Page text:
When you say the words multiple sclerosis treatment or cancer immunotherapy, Alkermes (NASDAQ: ALKS) isn’t the first company that comes to mind. But the Dublin and Waltham, MA-based biotech is trying to change that today as it rolls out a few key programs it has been keeping under wraps.
At its R&D day today, Alkermes is unveiling three new programs coming that have been in stealth mode up until now: a program of small-molecule monomethyl fumarate drugs to treat multiple sclerosis; a cancer immunotherapy candidate known as RDB-1419; and a non-addictive pain relief pill called ALKS-7106. The announcements continue Alkermes’ metamorphosis into a fully integrated company with enough cash flow from marketed products to support a good-sized R&D portfolio. The changes at Alkermes have helped vault its market capitalization up to more than $4 billion over the past few years.
“It’s a really important transformational moment for the company,” says CEO Richard Pops.
Even so, it’s one that is also likely to give investors pause: what makes Alkermes think it its own drugs can compete in ultra-competitive fields like MS and cancer immunotherapy? MS powerhouse Biogen Idec (NASDAQ: BIIB) began selling dimethyl fumarate (Tecfidera)—a long-awaited oral pill for MS—this year and it has, by all accounts, been every bit the success it was hyped to be. And cancer immunotherapies, which harness the immune system to fight cancer, are part of a turf war being fought by the likes of Bristol-Myers Squibb, Roche, and Merck.
But Pops isn’t shying away from the challenge. Alkermes wants to take on chronic diseases that affect lots of patients, and it sees a way to put itself into the mix. This isn’t to say Alkermes wants to dive full-bore into cancer or MS, or pour millions into finding undiscovered molecular targets the rest of the industry hasn’t found. Rather, it wants to pick its spots in a big disease area, find a place it can add tangible value, and strike.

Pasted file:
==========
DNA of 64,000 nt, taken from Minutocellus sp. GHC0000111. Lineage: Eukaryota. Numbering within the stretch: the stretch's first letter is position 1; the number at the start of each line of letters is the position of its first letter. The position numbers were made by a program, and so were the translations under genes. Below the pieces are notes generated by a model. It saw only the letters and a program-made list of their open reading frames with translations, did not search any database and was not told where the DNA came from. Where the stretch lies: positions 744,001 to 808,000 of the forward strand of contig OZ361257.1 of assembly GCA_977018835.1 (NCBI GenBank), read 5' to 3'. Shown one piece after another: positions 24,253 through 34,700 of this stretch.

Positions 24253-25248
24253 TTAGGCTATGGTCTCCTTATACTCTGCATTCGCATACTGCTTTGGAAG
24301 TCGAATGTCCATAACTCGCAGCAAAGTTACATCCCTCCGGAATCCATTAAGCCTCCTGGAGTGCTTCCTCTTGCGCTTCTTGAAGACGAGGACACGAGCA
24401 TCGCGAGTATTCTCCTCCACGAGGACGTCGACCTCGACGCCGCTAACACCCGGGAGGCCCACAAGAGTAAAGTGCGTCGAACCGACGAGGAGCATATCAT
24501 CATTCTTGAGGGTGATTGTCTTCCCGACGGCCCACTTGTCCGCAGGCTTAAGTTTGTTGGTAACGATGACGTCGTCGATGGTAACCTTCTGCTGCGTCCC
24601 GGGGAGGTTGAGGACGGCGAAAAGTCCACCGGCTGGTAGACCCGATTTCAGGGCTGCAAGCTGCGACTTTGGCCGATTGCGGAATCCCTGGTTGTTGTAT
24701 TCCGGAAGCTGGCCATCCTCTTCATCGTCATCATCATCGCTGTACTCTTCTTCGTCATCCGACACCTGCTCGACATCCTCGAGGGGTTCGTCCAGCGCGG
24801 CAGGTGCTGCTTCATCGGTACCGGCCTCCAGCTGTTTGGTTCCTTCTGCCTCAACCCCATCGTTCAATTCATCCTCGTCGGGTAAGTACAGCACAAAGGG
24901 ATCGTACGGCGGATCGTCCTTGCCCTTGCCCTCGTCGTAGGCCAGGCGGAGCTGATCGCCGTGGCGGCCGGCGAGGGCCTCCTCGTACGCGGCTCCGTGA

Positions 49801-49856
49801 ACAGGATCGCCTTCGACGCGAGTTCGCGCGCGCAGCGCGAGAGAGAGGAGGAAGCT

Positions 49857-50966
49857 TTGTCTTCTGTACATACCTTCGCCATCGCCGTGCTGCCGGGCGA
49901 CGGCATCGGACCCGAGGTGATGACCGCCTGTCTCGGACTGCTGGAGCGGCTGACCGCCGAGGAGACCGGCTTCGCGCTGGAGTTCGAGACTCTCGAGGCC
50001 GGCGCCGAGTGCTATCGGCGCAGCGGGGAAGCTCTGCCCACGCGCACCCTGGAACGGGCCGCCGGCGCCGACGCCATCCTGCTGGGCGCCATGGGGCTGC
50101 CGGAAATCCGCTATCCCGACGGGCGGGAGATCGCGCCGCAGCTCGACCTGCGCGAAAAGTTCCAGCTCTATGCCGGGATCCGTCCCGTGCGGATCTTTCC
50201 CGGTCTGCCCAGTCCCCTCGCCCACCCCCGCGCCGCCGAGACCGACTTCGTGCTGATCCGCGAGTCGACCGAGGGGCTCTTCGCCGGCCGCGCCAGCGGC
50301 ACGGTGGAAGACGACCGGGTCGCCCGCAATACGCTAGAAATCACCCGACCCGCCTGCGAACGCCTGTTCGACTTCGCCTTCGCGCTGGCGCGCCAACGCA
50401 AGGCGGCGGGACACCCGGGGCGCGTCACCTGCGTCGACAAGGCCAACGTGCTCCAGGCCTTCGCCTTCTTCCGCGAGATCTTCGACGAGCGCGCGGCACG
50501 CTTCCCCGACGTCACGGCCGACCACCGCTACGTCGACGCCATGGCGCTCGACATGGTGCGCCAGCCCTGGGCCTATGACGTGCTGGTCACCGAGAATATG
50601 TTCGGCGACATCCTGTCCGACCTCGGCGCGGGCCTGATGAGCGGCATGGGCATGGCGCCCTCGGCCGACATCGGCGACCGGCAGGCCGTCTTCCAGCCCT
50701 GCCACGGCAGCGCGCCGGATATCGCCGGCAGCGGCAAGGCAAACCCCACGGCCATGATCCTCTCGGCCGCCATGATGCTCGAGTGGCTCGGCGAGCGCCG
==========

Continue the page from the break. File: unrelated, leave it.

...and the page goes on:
Here’s how: Alkermes thinks it can take either known pharmacology, or well-studied or proven molecular targets, and add value to them by creating new molecular entities that have a big benefit for specific patient groups. This is the strategy that made Alkermes successful for years, by helping develop longer-lasting versions of drugs like risperidone (Risperdal Consta) for schizophrenia and exenatide (Bydureon) for Type 2 diabetes. The company’s R&D team is looking to build on successes like that, by engineering improvements into both branded drugs like Biogen’s new oral MS pill, and generic products like olanzapine, a compound that once made big money for Eli Lilly under the brand name Zyprexa.
“We’re not daunted at all by the fact that certain therapeutic categories have multiple entrants,” Pops says. “We wouldn’t go there if we didn’t think that we could make a major contribution in a very, very clear and directed way.”
Take MS, for example. Pops notes that Biogen’s drug is actually … Next Page »